There is more information in this CBS news article:
Merrill Lynch boss John Thain spent $1 million decorating his office.There are a lot of lessons to be learned here for Americans. The English used to laugh at the "rustic" ways of Americans in the late 19th century and early 20th century. They they had their head handed to them by the upstart Americans. America in the late 20th century was at the top of the pecking order and "knew" that how it did things was the "best" in the world. But as Americans preen their ego, the rest of the world is passing them by. American business has hollowed out its own country and impoverished its own workers in a greedy rush to make top executives filthy rich. They have achieved their goal, but as a major said in Vietnam "we had to destroy this village to save it". Yeah, "saved" for what?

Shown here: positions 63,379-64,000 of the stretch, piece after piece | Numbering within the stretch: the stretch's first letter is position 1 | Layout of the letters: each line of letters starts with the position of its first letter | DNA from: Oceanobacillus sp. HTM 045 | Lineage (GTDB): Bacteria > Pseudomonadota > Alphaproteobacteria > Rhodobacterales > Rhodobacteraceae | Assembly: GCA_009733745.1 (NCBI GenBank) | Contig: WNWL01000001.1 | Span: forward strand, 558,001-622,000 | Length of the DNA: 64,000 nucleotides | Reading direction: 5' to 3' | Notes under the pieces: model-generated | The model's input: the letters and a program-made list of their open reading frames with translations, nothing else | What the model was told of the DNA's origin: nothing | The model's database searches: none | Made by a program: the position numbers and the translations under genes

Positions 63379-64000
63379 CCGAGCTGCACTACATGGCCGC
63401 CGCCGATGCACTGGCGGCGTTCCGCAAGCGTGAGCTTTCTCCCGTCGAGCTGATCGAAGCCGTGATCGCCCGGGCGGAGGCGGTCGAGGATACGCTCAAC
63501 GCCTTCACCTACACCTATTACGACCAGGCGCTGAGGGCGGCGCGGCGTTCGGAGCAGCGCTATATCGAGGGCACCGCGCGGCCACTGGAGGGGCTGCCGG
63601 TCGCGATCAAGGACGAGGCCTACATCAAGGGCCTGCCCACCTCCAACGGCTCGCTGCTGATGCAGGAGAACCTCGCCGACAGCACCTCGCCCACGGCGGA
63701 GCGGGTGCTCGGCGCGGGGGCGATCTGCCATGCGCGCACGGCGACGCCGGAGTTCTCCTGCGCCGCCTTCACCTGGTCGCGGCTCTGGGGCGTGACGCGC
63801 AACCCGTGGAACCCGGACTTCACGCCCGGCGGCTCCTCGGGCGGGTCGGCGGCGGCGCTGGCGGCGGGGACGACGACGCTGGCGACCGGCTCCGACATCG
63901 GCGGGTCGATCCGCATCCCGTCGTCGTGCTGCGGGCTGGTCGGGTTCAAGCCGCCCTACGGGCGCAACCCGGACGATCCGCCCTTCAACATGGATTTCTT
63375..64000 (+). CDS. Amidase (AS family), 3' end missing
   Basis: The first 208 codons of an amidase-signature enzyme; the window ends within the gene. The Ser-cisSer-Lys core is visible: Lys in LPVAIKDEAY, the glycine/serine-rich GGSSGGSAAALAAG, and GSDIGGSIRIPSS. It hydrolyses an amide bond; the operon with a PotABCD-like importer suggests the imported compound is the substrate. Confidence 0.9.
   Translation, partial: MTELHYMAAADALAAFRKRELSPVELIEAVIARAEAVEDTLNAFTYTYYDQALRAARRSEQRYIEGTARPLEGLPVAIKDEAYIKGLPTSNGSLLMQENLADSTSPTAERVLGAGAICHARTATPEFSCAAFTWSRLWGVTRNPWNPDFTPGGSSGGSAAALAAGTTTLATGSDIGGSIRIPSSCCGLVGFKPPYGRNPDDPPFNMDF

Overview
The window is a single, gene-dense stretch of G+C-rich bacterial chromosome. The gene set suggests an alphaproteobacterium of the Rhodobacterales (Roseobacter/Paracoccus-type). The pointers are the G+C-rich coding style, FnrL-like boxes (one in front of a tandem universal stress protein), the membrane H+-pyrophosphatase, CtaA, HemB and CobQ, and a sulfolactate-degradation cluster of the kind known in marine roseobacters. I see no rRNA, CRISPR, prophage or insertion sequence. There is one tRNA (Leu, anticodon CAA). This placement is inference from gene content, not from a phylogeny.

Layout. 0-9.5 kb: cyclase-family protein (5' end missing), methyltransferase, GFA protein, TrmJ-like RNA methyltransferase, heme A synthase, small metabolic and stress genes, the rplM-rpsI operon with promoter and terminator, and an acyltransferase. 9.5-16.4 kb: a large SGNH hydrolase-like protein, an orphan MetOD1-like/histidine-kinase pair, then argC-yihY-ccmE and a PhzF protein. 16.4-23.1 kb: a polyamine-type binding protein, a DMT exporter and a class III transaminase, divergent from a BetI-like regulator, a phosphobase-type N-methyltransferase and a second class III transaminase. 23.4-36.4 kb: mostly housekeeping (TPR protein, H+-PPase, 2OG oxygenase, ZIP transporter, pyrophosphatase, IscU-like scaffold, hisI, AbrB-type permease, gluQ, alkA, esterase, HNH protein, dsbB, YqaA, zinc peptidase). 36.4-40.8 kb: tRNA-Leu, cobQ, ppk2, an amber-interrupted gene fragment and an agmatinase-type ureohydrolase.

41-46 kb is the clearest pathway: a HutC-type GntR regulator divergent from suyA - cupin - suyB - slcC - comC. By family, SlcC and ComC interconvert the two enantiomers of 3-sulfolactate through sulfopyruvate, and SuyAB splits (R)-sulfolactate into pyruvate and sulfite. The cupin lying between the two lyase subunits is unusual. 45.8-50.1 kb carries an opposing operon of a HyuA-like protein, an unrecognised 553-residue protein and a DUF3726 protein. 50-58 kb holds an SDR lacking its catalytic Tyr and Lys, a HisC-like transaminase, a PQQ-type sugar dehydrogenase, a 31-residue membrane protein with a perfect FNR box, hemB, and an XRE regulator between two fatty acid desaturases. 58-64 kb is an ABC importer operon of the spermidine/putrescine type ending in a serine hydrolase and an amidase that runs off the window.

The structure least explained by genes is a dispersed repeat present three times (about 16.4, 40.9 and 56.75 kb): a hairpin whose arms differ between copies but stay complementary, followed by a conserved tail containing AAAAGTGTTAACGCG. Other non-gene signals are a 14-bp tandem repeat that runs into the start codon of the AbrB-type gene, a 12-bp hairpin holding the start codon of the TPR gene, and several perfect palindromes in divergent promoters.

Haruka Nishimatsu, the president and CEO of Japan Air, knocked down his office walls so anyone can walk in.
He buys his suits at a discount store, because a boss who wears Armani puts himself at arm's length from his people.
"If management is distant, up in the clouds, people just wait for orders," Nishimatsu told CBS News through a translator. "I want my people to think for themselves."
As for the salary being less than he pays his pilots, I don't doubt this. What the news piece doesn't go into is "other kinds of remuneration", e.g. stock options. I know that Japan doesn't have the gap between top and bottom like the US but I doubt the top guy is making less than his pilots. But this kind of story is refreshing.
What I do know is that societies where the gap between the rich and the poor is as extreme as it is in the US are societies where the underclass is treated like dirt. You can see that in the US by going to any big city and watch the homeless wander around the streets. This is a very wealthy society, but it turns its back on so many of its own citizens. Shame.